The justice pivot: U.S. international criminal law influence from outside the Rome Statute.

Author:Mahony, Chris
Position:Abstract into III. Procuring ICC Prosecution Deference, p. 1071-1103
 
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ABSTRACT

International criminal prosecutions have become more common since 1993, both domestically and at international courts and tribunals. Where the United States government is unable to control how and when international criminal law is enforced, prosecutions may confront realist U.S. self-interest. This Article considers the extent to which post-Cold War international justice case selection has become more independent of U.S. pressure, or more captured by it. By considering both the jurisdictional and functional elements of case selection independence, I consider changes in U.S. capacity to influence international criminal law enforcement. This Article examines case selection independence at the International Criminal Tribunal for the former Yugoslavia, the International Criminal Tribunal for Rwanda, the Special Court for Sierra Leone and the International Criminal Court. Drawing on the jurisprudence, literature, field interviews and experience working in international justice, I observe increasing capture by state self-interest, entrenchment of U.S. definitional preferences, emergence of unintended precedent, and a pivot in how and the extent to which the United States shapes International Criminal Law enforcement. The research observes a combination of factors affecting U.S. influence, including shifts in power dynamics between and among weak and powerful states, increasing state sophistication in international court engagement, a shift in jurisdiction triggering actors and forums, and realist state co-option of norm entrepreneurs via endearing explanation of independence-diminishing policies. (1)

  1. INTRODUCTION II. THE UNITED STATES AND POST-WORLD WAR II INTERNATIONAL CRIMINAL LAW A. Explaining Negotiations at The Rome Conference B. The Rome Statute's Constraints on Case Selection Independence C. Pivoting to Domestic Enforcement Under a Shadow: Complementarity and U.S. Intimidation III. PROCURING ICC PROSECUTION DEFERENCE A. Complementarity and Political Control of Domestic Case Selection 1. Colombia: Heightened U.S. Interests, Heightened International Justice "Gaming" 2. Complementarity Implications for U.S. Policy IV. U.S. INTERESTS, UNFORESEEN CONSEQUENCES, AND ICJ ENFORCEMENT EVOLUTION V. CONSIDERING AN INTERNATIONAL CRIMINAL JUSTICE TRAJECTORY OF U.S. INFLUENCE A. A "Justice Contraction The Increasing Capture of International Justice Case Selection VI. SHIFTS IN AVAILABILITY OF STATE LEVERS OVER INTERNATIONAL CRIMINAL LAW ENFORCEMENT A. The Global Economic Order and U.S. Control of International Criminal Law Enforcement VII. UNIVERSAL JURISDICTION AND U.S. CAPACITY TO CONTROL INTERNATIONAL CRIMINAL LAW ENFORCEMENT VIII. THE U.S. INTEREST IN SCALING UP CONFLICT WITHIN STATES GOVERNED BY UNFAVORABLE REGIMES IX. CONCLUSION I. INTRODUCTION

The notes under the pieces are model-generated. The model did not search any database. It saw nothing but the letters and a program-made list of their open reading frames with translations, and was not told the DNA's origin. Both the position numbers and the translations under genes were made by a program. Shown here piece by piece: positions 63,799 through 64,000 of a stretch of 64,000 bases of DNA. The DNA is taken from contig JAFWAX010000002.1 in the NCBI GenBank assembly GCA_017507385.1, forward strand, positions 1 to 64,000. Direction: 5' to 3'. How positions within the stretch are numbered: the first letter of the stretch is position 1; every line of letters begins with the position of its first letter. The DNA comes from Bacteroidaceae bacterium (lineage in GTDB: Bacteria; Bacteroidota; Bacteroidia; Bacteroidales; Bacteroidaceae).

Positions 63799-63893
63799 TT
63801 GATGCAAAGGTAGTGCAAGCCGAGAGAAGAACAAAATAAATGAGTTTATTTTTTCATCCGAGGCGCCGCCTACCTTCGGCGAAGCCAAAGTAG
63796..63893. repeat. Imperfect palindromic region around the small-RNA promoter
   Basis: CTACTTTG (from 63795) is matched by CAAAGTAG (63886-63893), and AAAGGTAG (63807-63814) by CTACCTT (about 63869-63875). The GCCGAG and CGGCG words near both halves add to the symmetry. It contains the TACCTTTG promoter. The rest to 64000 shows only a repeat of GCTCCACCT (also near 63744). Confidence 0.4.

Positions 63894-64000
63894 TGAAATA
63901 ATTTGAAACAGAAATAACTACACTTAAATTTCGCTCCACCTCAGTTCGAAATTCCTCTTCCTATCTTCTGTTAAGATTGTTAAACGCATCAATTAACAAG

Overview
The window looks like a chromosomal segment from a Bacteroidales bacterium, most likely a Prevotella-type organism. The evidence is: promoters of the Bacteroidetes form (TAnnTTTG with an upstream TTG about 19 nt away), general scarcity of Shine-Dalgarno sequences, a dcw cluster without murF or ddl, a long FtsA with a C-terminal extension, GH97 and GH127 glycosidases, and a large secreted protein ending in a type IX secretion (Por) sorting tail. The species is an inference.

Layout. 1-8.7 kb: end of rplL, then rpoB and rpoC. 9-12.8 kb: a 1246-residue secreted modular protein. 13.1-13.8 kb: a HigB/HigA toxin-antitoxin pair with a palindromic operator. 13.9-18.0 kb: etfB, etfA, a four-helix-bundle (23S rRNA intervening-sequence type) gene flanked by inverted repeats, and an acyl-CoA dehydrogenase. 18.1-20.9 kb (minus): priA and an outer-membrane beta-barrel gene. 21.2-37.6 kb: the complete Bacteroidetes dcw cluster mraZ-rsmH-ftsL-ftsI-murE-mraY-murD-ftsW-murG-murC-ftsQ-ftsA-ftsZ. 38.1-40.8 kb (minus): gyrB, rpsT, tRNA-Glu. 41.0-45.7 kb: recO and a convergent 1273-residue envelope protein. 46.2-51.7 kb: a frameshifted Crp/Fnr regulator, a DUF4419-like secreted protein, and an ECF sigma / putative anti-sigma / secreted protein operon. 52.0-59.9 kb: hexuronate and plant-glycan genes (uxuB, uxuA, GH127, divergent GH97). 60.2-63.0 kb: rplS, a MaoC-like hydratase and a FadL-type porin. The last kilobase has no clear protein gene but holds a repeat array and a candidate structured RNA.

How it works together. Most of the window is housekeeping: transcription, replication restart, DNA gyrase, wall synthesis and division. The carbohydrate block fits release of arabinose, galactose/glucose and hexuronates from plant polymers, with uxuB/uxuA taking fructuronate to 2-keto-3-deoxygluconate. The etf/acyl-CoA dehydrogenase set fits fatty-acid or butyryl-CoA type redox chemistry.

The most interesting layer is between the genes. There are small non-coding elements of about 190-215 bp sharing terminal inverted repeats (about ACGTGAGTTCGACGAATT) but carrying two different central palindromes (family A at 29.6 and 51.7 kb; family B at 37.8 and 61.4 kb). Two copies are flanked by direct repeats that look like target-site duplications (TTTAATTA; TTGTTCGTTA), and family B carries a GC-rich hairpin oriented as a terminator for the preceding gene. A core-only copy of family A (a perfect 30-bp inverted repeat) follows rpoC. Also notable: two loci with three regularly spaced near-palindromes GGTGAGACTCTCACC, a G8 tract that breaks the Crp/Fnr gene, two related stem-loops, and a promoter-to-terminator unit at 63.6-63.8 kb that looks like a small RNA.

The United States remains the primary source of influence over the evolution of international criminal law (ICL) and ICL enforcement despite its reluctance to join the International Criminal Court (ICC). In this Article, I argue that the U.S. government has successfully locked in critical policy preferences for the evolution of ICL and ICL enforcement despite relinquishing instruments of control enjoyed over ad hoc and hybrid tribunals. It was able to do so for two reasons. First, it was an early adopter, driving the agenda of post-Cold War international justice in response to the 1989 United Nations General Assembly (UNGA) Resolution calling for the International Law Commission (ILC) to address the establishment of an international criminal court. Secondly, the time at which policy positions relating to international criminal justice were locked in occurred during a period of U.S. economic and security predominance. This timing enabled U.S. preferences to be achieved via the United Nations Security Council when weaker permanent members were less able to oppose U.S. preferences (compare Russian and Chinese opposition to ICC referral of the Syrian situation with their acquiescence regarding the establishment of the International Criminal Tribunal for the former Yugoslavia (ICTY)). Early U.S. engagement, I argue, established path-dependent preferences and negotiating positions, particularly in relation to the crime of aggression and key elements of jus ad helium. The U.S. experience with the ad hoc tribunals helped the U.S. government identify potential for unintended consequences as well as modes of case selection capture. The U.S. experience illuminated means of capturing prosecution case selection either through inserted jurisdictional constraints or functional vulnerability into court design, or through subsequent cooperative pressure.